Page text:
In today's Wall Street Journal:
Don Chance, a finance professor at Louisiana State University, says it dawned on him last spring. The semester was ending, and as usual, students were making a pilgrimage to his office, asking for the extra points needed to lift their grades to A's.Only someone with a cursory knowledge of Mister Rogers' Neighborhood would make this claim. Hard work and high expectations? Consider the many visitors to the neighborhood who talk about and demonstrate their hard-earned abilities: violinist Itzhak Perlman and gymnast Chaney Umphrey, for instance. Or consider the ways in which Mister Rogers himself bumbles and struggles when trying to learn a new skill (often, as I remember, in Negri's Music Shop). Consider too that being "special" is something that comes with a context: "You are my friend. You're special to me." That's a statement not about innate grandeur but about the way someone else sees you.
"They felt so entitled," he recalls, "and it just hit me. We can blame Mr. Rogers."
Fred Rogers, the late TV icon, told several generations of children that they were "special" just for being whoever they were. He meant well, and he was a sterling role model in many ways. But what often got lost in his self-esteem-building patter was the idea that being special comes from working hard and having high expectations for yourself.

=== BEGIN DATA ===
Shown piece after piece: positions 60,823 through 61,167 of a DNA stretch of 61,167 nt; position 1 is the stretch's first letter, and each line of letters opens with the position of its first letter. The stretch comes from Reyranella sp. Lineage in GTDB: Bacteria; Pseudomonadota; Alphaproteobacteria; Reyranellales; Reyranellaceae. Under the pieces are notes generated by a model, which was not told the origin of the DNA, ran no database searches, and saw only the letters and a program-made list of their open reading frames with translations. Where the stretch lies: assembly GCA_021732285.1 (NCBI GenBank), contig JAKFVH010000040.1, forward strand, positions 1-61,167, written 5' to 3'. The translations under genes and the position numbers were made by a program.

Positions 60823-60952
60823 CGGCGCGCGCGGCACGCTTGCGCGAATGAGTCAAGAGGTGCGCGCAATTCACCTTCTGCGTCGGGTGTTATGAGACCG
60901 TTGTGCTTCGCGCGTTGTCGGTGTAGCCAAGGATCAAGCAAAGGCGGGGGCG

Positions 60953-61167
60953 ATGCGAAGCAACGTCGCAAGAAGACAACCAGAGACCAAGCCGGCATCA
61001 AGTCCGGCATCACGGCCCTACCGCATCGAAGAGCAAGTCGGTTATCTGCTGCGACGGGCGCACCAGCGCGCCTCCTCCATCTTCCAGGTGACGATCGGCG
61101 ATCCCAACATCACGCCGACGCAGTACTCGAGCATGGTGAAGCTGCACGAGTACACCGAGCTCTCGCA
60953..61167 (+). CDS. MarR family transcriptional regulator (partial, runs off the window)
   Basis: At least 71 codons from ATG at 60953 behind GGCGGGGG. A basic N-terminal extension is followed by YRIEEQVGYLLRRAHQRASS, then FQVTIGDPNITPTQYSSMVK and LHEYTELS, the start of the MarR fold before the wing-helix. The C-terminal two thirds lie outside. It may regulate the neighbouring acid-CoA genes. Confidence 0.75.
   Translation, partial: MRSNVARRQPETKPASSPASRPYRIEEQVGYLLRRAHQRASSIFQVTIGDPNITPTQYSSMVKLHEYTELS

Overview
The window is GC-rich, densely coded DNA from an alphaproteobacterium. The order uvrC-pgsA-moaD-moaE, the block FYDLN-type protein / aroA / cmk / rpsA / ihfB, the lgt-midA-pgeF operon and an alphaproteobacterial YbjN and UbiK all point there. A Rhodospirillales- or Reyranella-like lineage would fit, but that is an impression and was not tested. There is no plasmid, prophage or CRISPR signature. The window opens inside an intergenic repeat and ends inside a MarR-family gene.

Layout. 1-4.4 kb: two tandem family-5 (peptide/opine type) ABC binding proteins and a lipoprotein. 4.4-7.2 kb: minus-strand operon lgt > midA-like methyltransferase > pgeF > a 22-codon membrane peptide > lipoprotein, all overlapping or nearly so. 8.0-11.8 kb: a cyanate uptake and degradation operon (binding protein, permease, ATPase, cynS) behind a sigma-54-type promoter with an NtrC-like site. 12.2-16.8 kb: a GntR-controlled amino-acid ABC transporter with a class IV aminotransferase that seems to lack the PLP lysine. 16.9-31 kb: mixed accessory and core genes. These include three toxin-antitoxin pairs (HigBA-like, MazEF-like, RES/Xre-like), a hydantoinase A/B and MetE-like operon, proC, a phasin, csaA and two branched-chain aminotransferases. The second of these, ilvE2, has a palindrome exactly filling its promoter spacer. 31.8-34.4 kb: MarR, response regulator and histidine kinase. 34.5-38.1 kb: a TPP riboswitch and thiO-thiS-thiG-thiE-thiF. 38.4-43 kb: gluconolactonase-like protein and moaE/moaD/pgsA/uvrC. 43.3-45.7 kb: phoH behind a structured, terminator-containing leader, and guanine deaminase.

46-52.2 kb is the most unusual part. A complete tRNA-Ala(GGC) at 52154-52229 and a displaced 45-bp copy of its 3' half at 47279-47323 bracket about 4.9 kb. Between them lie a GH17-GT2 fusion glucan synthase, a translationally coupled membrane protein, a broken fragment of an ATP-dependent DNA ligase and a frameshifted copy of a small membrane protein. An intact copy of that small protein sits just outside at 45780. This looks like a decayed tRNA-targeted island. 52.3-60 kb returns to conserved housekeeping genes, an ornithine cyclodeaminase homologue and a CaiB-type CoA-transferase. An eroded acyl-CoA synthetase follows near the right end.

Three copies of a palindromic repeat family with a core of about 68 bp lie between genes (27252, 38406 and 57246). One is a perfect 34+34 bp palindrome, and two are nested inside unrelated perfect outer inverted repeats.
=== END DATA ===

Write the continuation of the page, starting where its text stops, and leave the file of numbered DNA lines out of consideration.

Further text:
What I always hear in Mister Rogers' closing words is something quite different from an encouragement to narcissism: "There's just one person in the whole world like you. And people can like you just the way you are." In my ears, those words sound as a reminder of the beauty and mystery of individuality, offering consolation to children whose circumstances — clothes, speech, family situation — put them at a remove from others.
Self-esteem is busting out all over, but I think there are more likely causes to finger. Stay out of my 'hood.
Blame It on Mister Rogers: Why Young Adults Feel So Entitled (Wall Street Journal)
The inverse power of praise